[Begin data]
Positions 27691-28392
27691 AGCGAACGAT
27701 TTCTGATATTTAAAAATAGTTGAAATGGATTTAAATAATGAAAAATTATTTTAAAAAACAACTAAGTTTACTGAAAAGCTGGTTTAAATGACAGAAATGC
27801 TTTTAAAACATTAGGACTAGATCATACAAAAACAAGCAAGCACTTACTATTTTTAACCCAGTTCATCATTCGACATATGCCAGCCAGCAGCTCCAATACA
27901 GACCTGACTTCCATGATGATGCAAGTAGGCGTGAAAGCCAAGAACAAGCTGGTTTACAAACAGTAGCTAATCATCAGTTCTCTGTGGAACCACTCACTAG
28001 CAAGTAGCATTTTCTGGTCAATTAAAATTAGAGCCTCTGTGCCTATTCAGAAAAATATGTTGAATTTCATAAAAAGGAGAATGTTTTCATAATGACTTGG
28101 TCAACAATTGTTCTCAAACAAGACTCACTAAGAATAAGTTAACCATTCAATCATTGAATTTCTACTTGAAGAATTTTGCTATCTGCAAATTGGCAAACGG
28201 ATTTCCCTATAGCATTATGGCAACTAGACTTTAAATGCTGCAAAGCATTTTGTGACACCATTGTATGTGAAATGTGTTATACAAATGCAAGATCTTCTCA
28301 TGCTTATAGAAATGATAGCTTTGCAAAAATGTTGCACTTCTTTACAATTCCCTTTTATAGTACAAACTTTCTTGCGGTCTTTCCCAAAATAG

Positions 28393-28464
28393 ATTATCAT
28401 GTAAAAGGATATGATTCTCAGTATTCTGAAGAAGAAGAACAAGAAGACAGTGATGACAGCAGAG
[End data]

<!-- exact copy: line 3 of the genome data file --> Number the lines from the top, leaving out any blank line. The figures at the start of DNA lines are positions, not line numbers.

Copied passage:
27701 TTCTGATATTTAAAAATAGTTGAAATGGATTTAAATAATGAAAAATTATTTTAAAAAACAACTAAGTTTACTGAAAAGCTGGTTTAAATGACAGAAATGC